Nov. 14, 2012 — Marth, who is Glen Bear’s daughter, delivered her uncle’s eulogy. She said her father was 9 when his older brother joined the Army in 1948 at the age 17 and shipped out for Korea shortly thereafter.
She said her father always described his brother as “a gentle man who always had a smile for everyone.” He was also a tall man who often had to stoop when walking through a doorway, especially if he was wearing a hat, she said.
During his brief time in the service, Bear, a member of Company F, 27th Infantry Regiment, 25th Infantry Division, received numerous awards, including the Purple Heart, Combat Infantryman’s Badge, Korean Service Medal, United Nations Service Medal, National Defense Service Medal and the Republic of Korea War Service Medal. Those awards are proof of how dedicated her uncle was to the mission, Marth said.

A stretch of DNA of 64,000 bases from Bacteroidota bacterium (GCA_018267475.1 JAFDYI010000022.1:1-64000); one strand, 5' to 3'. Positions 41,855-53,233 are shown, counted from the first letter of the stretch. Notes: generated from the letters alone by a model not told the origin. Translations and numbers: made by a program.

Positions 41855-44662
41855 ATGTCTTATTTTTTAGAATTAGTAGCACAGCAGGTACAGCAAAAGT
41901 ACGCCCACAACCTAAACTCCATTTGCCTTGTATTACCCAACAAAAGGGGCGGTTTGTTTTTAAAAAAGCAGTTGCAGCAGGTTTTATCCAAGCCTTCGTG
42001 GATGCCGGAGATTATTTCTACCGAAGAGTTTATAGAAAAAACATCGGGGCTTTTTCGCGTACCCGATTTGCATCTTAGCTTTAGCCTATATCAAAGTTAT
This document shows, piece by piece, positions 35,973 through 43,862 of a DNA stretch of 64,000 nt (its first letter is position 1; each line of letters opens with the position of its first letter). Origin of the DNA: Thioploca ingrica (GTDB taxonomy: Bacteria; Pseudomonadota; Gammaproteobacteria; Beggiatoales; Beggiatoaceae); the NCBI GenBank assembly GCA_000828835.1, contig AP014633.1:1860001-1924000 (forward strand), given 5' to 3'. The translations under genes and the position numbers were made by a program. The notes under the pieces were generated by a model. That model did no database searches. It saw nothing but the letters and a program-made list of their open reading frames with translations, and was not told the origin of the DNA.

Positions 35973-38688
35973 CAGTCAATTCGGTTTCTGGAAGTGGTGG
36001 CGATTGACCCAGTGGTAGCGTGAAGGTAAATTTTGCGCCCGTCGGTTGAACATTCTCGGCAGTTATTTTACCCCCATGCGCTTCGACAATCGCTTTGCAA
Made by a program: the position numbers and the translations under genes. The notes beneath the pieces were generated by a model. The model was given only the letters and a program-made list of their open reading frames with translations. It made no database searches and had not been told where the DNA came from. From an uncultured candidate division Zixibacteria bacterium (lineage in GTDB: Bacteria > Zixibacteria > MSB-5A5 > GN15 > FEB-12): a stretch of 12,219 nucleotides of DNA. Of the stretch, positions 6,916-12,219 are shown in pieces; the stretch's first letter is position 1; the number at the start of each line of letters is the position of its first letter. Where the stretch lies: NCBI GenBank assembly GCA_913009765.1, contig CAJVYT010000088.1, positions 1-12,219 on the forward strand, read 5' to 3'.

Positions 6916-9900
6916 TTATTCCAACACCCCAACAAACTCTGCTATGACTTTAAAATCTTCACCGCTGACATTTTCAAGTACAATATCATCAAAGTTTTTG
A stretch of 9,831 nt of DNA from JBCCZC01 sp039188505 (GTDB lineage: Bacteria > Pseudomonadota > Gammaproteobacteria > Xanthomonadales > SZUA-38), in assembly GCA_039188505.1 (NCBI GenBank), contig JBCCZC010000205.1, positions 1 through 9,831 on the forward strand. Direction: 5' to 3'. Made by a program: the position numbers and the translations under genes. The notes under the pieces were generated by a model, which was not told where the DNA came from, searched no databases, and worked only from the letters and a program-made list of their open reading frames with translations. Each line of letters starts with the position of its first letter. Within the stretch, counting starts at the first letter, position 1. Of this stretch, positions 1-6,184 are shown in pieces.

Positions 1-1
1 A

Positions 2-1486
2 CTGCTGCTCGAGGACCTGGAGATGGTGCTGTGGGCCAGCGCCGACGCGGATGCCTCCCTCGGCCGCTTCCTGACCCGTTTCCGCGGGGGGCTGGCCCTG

“He was a man of commitment and a man to be greatly admired,” she said. “He may have just been a boy when he joined the Army, but he died a hero.”
And, even though her uncle’s body was missing for more than 60 years, “his sweet, gentle spirit remained alive,” Marth said.
Marth said after the ceremony that having her uncle’s remains accounted for at long last had brought a sense of peace to her entire family. She also said it was good knowing they could come visit “Uncle Wayne” whenever they wanted.
The Patriot Guard Riders escorted Bear’s remains from Columbus and stood vigil during the service. Reed Funeral Home of Greenup handled the arrangements.
An honor guard from Fort Knox performs a 21-gun salute during the service.